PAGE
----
Tuesday, February 05, 2013

IRS badly needs mainframe IT skills, but hiring time is still 90 days

The Internal Revenue Service has reduced hiring time for outside employees from 150 days to 90 days last year, and admits that it has serious needs in Information Technology to reprocess many changes in laws from Congress and future changes that are likely from budget negotiations.  The IRS held its breath a few weeks ago that Congress would fix the levels on the Alternative Minimum Tax and did not actually change them to the “unexpired” lower values.

The IRS also uses outside contractors for some mainframe programming work.  Some of the IRS systems are in IBM mainframe assembly language, and the required level of skill in that area (which has become unpopular in the past dozen years or so) is difficult to find, in a market where even older professionals did not retain skills that they perceive (probably incorrectly) as becoming obsolete. I had a telephone conversation about IRS needs back around Christmas 2005.  Jobs seem to go to a very small group of professionals who stayed in the mix. When the IRS doesn’t find the skills it needs in that area, then it is very difficult to find someone who can actually do the job now.  So for so people, the IRS is a good place to look for jobs now.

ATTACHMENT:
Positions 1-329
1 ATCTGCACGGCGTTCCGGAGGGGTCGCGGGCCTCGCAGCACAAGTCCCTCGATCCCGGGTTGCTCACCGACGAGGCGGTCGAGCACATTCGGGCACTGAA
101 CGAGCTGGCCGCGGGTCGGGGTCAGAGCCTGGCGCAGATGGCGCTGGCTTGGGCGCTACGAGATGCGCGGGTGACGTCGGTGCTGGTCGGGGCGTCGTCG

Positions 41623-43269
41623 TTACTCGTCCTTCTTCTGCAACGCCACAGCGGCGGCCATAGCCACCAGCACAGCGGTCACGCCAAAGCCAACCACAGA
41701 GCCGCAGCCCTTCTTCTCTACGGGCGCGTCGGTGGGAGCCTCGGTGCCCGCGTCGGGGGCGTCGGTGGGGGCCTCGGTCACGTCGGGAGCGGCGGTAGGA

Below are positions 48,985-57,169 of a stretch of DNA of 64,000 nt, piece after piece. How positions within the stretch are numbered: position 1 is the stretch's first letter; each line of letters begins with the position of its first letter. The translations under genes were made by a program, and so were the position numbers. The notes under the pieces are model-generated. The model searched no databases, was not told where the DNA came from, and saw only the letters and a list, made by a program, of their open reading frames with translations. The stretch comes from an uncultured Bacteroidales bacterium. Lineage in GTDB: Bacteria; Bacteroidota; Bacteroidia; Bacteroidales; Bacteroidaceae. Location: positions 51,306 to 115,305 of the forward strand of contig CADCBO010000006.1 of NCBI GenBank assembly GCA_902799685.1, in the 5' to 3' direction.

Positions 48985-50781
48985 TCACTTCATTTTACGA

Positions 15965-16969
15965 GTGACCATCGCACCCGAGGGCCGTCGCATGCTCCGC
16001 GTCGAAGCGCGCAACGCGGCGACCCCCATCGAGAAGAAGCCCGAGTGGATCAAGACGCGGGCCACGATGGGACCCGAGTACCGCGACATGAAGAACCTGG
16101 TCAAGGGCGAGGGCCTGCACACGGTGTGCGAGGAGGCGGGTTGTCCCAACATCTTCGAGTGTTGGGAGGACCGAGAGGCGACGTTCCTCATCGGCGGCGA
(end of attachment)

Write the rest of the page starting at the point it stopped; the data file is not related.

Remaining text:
The IRS may be more likely to have technical or software issues processing returns correctly this season than ever before. 

My own information, from the past, was that most positions were around Merrifield VA (now undergoing extensive real estate renovation) and Martinsburg, WVa (near Harpers Ferry, about 70 miles from DC). 
The original story by Josh Hicks appears in the Washington Post Tuesday February 5, 2012 (on “The Federal Page”), but had been published online Feb. 1, and is difficult to find with the Post’s normal search, link
Happy job hunting!

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